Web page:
Skip to main content
Help us understand how you use our websites. Take part in our 30 minute study now.

Acute intrathoracic gastric herniation as a rare cause of cardiac arrest


In this case report, we describe a patient who presented with a cardiac arrest as a result of an obstructive shock, which progressed into cardiac arrest, caused by an acute para-esophageal gastric herniation.


Our patient, with a medical history of a laparoscopic repair of a symptomatic diaphragmatic hernia 6 months prior, presented herself at the emergency department with pain in the upper abdomen and nausea. The physical examination, laboratory tests and X-ray of the thorax were normal and she was sent home. Twenty-four hours later paramedics were summoned to our patient because of increased complaints. On arrival of the paramedics she had a normal electrocardiogram (ECG) and during the transfer from her bed to the stretcher she collapsed due to pulseless electric activity (PEA), for which cardiopulmonary resuscitation was started. Sinus rhythm and output was regained after several minutes and the patient was transported to the hospital. At arrival in the hospital, the X-ray of the thorax showed an intrathoracic stomach and a significant mediastinal shift to the right.


After emergency laparotomy, which concerned correcting the gastric herniation and resection of an ischemic part of stomach, the patient remained hemodynamically stable. Cardiac ischemia was ruled out based on ECG, laboratory findings, cardiac ultrasound and cardiac computed tomography. The ultrasound in the emergency department did show a distended right ventricle and normal left function, which disappeared later (after repositioning the stomach), which is evidence for the mediastinal shift as a cause for the PEA.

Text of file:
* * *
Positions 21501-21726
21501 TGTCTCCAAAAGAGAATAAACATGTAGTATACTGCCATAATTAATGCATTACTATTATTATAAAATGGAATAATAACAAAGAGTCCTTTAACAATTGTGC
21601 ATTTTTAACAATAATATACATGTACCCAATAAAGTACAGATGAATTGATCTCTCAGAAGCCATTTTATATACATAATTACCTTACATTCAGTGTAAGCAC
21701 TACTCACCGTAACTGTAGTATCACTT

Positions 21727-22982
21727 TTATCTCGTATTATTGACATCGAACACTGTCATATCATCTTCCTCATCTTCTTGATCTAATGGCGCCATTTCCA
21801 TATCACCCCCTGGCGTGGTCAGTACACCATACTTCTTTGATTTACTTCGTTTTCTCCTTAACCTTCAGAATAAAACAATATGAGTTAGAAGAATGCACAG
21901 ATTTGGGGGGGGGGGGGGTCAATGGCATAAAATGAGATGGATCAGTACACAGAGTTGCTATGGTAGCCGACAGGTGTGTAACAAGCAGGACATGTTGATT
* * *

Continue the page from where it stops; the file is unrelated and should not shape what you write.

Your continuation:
We are the first to describe a patient requiring cardiopulmonary resuscitation for progressive obstructive shock, due to an intrathoracic stomach. Especially after a laparoscopic repair of a diaphragmatic hernia, this is a rare cause for shock and cardiac arrest, which requires a different medical approach.

Author information



Corresponding author

Correspondence to DW Hoelen.

Rights and permissions

Reprints and Permissions

About this article

Cite this article

Hoelen, D., Van Duijn, A., Meuwese, C. et al. Acute intrathoracic gastric herniation as a rare cause of cardiac arrest. Crit Care 17, P300 (2013).

Download citation


  • Emergency Department
  • Cardiac Arrest
  • Sinus Rhythm
  • Diaphragmatic Hernia
  • Cardiopulmonary Resuscitation